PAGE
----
The Role of Mandated Reporters in Virtual Youth Programming

Sandy Weaver, MS
May 2020
Child waving to monitor screen

Protecting children is everyone’s responsibility. Anyone who has a reasonable cause to suspect that a child is being abused must report that suspicion. This even includes when we are interacting with children in an online/virtual world. Just because a youth program is no longer being delivered by an in-person modality, it doesn’t mean that there won’t be situations where an adult has reasonable suspicion of child abuse. Adults will still be interacting with children and children may disclose. Adults will still be able to visually see children and may notice physical signs of abuse. Adults will still be able to witness verbal behaviors that may be related to abuse or neglect.

"Clearly, teaching in a virtual environment changes the rules to some degree without removing the responsibility of being a mandated reporter," says Steve Mandell, prevention education manager at Darkness to Light, an organization working to empower adults to prevent, recognize, and react responsibly to child sexual abuse through awareness, education, and stigma reduction (S. Mandell, personal communication, April 23, 2020).

"Most kids are sexually abused by someone they know, and now children are at home. People need to be observed, and when something’s not right, it needs to be interrupted," Mandell says.

Some experts in the field of child abuse and neglect fear that there could be a rise in the number of incidents of child abuse and neglect due to the related stress that is caused by the COVID19 pandemic. Jamye Coffman, MD, who serves as medical director of the Cook Children’s Center for Prevention and Child Abuse and Neglect, says, "It all just adds stress on top of stress. Any time there’s increased stress increases the risk of abuse on children" (Santhanam, 2020).

Additionally, parents may perceive a greater potential for abuse to occur through online program delivery. Amy Lang, MA, sexual health education expert and counselor, says, "I think the online format will make parents feel more vulnerable" (A. Lang, personal communication, April 23, 2020).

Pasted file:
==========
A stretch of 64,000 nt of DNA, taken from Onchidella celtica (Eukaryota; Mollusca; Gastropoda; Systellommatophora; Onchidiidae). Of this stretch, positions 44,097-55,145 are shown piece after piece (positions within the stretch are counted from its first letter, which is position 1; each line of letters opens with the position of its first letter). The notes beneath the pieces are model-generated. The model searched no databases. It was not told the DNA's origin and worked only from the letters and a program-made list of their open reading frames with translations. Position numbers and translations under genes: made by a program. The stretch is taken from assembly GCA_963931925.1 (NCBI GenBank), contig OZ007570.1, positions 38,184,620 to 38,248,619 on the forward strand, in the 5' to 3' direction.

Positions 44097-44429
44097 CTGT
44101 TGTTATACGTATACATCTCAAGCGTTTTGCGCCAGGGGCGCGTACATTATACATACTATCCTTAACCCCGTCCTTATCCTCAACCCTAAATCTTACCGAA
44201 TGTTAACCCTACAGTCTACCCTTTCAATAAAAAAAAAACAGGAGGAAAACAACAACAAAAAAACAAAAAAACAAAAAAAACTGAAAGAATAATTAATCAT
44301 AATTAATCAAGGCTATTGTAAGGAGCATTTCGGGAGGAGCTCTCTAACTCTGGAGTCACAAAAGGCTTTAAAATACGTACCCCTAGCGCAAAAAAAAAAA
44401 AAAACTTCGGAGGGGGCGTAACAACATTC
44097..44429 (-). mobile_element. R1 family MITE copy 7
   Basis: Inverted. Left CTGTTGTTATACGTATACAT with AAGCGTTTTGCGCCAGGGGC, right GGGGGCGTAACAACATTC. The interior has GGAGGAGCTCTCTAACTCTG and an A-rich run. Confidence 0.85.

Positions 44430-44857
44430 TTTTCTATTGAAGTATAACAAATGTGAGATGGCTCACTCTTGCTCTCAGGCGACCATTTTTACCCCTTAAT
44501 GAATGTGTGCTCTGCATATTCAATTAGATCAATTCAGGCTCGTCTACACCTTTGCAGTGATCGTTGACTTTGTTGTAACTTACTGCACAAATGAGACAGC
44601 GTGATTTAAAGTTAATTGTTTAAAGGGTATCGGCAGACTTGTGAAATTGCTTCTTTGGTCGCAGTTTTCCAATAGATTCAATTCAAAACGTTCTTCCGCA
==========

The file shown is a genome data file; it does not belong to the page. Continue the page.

However, other trends are showing a decrease in the number of reports of suspected child abuse and neglect (Campbell, 2020). The thought behind this statistic is that children are no longer in schools or participating in extracurricular activities. This limits the opportunity for detection of abuse and neglect by other adults who are interacting with children outside of the home setting where the abuse may be occurring.

What this means for those of us who are going down the path of delivering youth programs through a virtual/online format is that we must continue to be diligent and remember our responsibilities in reporting suspected child abuse. Even though it may be a little more challenging to recognize the signs of the different forms of child abuse via an online interaction, the red flags of suspicion may still be raised.

All US states and territories have laws in place that identify who and when someone must report suspected child abuse (Child Welfare Information Gateway, 2019). For example, in the State of Pennsylvania, mandated reporters are required to make a report of suspected child abuse if they have reasonable cause to suspect that a child is a victim of child abuse under any of the following circumstances (Pennsylvania Department of Human Services, n.d.):

  • They come into contact with the child in the course of employment, occupation, and practice of a profession or through a regularly scheduled program, activity, or service.
  • They are directly responsible for the care, supervision, guidance, or training of the child, or are affiliated with an agency, institution, organization, school, regularly established church, or religious organization or other entity that is directly responsible for the care, supervision, guidance, or training of the child.
  • A person makes a specific disclosure to the mandated reporter that an identifiable child is the victim of child abuse.
  • An individual 14 years of age or older makes a specific disclosure to the mandated reporter that the individual has committed child abuse.

Note that none of the conditions differentiate how the contact disclosure occurs (i.e., in person or virtual). Therefore, it is important to refresh our memories of the signs and symptoms for and the risk factors of abuse and neglect (Smith, Robinson, & Segal, 2019). Reacquaint yourselves with the specific reporting guidelines for your state. Also, be aware that because programs are delivered virtually, you may need to report suspected abuse and neglect to a state other than the one in which you reside. Instead, you may be required to report into the state where the abuse occurred. 

Lang says, "Reporting is a gut check. If a seventh grader says something about their boyfriend, and a counselor is astute and asks about that boyfriend, and the child says, ‘Oh, he’s in ninth grade,’ that’s reportable. If a child says, ‘I’m super hungry and I didn’t get dinner last night or breakfast this morning,’ that’s reportable. Always err on the side of caution."

Remember, it is not our job to know for sure if abuse has occurred. If we suspect it, we report and let those professionals whose job it is to investigate make the final determination. 

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Sandy Weaver, MS, is the youth program compliance specialist at Penn State University. Her position is in the Office of Ethics and Compliance, and she is responsible for coordinating compliance with the Pennsylvania Child Protective Services Law and university policies that impact employees, volunteers, and minors who participate in a variety of university youth programs across the Commonwealth. She can be reached at stw126@psu.edu.